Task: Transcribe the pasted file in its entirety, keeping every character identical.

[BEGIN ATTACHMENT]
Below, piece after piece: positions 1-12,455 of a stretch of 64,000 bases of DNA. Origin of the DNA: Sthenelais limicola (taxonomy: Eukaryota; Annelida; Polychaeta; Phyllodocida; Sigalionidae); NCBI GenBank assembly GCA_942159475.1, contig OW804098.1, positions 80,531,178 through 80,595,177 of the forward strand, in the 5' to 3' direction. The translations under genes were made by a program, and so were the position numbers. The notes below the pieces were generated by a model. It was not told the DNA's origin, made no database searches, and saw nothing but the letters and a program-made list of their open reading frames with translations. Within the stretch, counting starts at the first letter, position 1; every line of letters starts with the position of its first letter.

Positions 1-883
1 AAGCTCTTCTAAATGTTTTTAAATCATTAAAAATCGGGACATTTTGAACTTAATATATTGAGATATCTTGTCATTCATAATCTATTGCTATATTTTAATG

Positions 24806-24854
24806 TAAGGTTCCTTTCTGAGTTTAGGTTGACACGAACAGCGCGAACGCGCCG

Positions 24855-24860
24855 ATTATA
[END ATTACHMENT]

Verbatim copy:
Below, piece after piece: positions 1-12,455 of a stretch of 64,000 bases of DNA. Origin of the DNA: Sthenelais limicola (taxonomy: Eukaryota; Annelida; Polychaeta; Phyllodocida; Sigalionidae); NCBI GenBank assembly GCA_942159475.1, contig OW804098.1, positions 80,531,178 through 80,595,177 of the forward strand, in the 5' to 3' direction. The translations under genes were made by a program, and so were the position numbers. The notes below the pieces were generated by a model. It was not told the DNA's origin, made no database searches, and saw nothing but the letters and a program-made list of their open reading frames with translations. Within the stretch, counting starts at the first letter, position 1; every line of letters starts with the position of its first letter.

Positions 1-883
1 AAGCTCTTCTAAATGTTTTTAAATCATTAAAAATCGGGACATTTTGAACTTAATATATTGAGATATCTTGTCATTCATAATCTATTGCTATATTTTAATG

Positions 24806-24854
24806 TAAGGTTCCTTTCTGAGTTTAGGTTGACACGAACAGCGCGAACGCGCCG

Positions 24855-24860
24855 ATTATA